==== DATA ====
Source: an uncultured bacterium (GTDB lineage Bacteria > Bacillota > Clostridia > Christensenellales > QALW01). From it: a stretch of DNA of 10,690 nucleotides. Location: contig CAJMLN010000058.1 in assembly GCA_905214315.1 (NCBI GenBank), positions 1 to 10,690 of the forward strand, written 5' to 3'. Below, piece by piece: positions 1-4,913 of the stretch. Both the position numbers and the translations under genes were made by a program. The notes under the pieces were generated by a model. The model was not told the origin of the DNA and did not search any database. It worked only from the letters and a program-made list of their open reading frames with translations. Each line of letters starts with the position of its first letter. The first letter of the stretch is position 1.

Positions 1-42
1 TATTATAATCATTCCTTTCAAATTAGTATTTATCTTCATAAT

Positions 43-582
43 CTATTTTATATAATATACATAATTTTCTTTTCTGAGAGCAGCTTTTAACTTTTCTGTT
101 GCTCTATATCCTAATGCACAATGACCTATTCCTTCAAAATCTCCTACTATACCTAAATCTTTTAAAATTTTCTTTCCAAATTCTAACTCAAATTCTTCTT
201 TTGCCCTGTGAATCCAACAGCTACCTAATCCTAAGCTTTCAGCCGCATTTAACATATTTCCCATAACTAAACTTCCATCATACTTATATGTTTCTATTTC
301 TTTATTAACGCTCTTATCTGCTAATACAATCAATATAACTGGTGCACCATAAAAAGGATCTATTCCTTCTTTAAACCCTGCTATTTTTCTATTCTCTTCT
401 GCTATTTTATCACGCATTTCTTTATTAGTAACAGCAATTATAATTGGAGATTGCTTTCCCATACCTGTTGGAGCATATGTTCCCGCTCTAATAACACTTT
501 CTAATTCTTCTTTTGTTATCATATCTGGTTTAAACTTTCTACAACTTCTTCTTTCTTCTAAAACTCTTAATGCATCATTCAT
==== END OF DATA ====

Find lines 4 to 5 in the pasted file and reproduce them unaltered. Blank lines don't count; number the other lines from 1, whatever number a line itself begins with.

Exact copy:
Positions 43-582
43 CTATTTTATATAATATACATAATTTTCTTTTCTGAGAGCAGCTTTTAACTTTTCTGTT